Executive Communications

This Classic Storytelling Formula Can Make Your Case Studies Sing


Most aspiring writers don’t set out with dreams of authoring case studies.

But if you’ve been forced to shelve your idea for the great American novel in order to write copy that helps put food on your table, case studies offer an opportunity to use the classic storytelling elements you learned in creative writing class.

That’s because the best case studies rely on the same narrative arc found in most great literature: a protagonist faces a significant challenge, identifies a solution, and then lives happily ever after. 

Humans are hard-wired to relate to stories built like this, which is why even in our hyper-wired, attention-span-of-a-gnat age, a good case study can still break through the clutter.

With that in mind, consider approaching your next case study in three acts:

Act I: The hero of your story faces a vexing problem. The more detail and drama you can infuse into this section, the better. As with any great story, your goal is simple: to get your readers to empathize with your hero, and see elements of their own journey in the story they’re reading.

Act II: The second act provides the climax to your tale. After struggling mightily under the weight of the challenge—and perhaps unsuccessfully trying several fixes—the hero finds the answer. For your case study, that solution comes in the form of the services, products or advice that you offer.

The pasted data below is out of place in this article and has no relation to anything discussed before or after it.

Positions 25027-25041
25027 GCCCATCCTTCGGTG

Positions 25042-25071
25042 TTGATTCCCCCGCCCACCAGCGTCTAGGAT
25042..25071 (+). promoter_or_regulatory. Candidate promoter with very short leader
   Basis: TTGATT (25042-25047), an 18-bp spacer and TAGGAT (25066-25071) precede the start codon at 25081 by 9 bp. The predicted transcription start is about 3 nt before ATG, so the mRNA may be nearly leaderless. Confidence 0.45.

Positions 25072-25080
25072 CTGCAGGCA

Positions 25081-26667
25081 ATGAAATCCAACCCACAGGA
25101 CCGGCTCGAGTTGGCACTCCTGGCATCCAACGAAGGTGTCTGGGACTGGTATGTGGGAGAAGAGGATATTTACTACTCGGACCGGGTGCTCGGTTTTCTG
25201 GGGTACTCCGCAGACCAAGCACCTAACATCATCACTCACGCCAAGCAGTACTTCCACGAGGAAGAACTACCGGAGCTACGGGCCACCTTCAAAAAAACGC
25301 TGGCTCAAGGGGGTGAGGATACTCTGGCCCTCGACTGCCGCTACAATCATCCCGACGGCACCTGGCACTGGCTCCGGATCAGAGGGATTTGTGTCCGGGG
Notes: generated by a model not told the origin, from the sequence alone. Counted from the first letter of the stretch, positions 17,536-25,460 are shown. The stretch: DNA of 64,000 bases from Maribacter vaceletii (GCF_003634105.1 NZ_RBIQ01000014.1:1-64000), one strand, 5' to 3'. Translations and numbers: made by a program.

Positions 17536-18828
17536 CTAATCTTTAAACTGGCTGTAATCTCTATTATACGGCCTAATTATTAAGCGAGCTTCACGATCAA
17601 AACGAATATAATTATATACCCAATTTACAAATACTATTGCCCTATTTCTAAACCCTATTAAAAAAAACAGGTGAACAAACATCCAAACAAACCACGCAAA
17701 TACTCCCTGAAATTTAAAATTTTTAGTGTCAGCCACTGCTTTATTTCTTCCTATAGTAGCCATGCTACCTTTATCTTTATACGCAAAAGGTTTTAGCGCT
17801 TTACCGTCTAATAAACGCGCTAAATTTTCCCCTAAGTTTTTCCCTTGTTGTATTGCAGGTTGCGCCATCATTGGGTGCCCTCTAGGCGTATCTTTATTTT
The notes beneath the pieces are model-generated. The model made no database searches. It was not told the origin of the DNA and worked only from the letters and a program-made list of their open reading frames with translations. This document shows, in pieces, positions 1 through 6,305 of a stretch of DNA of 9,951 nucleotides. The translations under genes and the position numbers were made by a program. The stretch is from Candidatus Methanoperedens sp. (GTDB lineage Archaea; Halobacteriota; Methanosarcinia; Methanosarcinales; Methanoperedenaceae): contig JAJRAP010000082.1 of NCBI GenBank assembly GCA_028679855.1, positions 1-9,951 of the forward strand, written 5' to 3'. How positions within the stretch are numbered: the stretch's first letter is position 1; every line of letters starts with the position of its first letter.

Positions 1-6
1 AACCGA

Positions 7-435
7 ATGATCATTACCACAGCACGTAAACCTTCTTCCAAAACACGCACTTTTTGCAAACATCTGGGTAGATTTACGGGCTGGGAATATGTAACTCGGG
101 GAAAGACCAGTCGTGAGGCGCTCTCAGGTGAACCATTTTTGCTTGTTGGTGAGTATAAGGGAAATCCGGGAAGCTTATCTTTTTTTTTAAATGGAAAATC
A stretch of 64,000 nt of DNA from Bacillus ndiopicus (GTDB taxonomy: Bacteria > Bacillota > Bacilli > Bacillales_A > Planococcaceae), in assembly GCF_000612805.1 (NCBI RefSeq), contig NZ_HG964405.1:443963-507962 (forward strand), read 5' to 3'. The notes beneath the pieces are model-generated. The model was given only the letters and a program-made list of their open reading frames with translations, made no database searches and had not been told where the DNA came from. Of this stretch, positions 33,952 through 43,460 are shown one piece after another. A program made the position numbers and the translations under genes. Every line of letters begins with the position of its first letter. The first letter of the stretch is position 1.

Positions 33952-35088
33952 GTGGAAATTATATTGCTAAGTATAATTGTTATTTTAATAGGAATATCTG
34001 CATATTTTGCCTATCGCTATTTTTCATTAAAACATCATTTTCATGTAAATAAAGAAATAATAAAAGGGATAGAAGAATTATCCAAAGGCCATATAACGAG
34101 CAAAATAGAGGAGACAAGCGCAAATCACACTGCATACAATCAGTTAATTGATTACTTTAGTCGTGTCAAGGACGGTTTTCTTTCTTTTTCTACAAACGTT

Act III: The final section of your case study highlights how life is good since your hero found the right solution to their problem. Provide specific details and data to highlight the success, as well as quotes that provide insight why the solution proved to be the right fix—and how it has spawned positive change. In essence, this is your hero’s “happily ever after.”

Along the way, you can also use some other storytelling tricks, such as foreshadowing, to help add complexity and texture to your tale.

You might not be following in the footsteps of Hemingway or Tolstoy, but case studies give you a chance to showcase your storytelling skills in ways that help support your mission and achieve your goals.

3 Secrets to a Great CEO Letter

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With the fourth quarter in the books, corporate annual report season is now in full swing. Of course, the heart and soul of that report is the CEO letter to shareholders.

There’s a lot riding on this letter. It’s a once-a-year opportunity for a CEO to speak directly to key target audiences to share his or her insights on the achievements, performance and challenges of the previous year. It also offers a platform to lay out the strategic vision for the future, and how your organization aims to execute, grow, and make the most of new opportunities.

You don’t have to work at a public company—or even in the corporate world for that matter—to learn from a good CEO letter to shareholders. Many of the elements of a strong letter can be useful to leaders everywhere, whether they are running a non-profit, foundation, school, or government entity.

Here’s three keys to making a CEO letter sing:

Start with the end in mind: A good CEO letter can succeed—or fail—before a word is ever written. How? By not taking the time to think through what you are trying to achieve. More specifically, what do you want your audience to be thinking, feeling, and maybe even doing, after they have read the letter? Working backwards from there will keep you on track for what you're trying to accomplish. Thinking through the various ways you might leverage your annual report on an ongoing basis can help focus your thinking as well.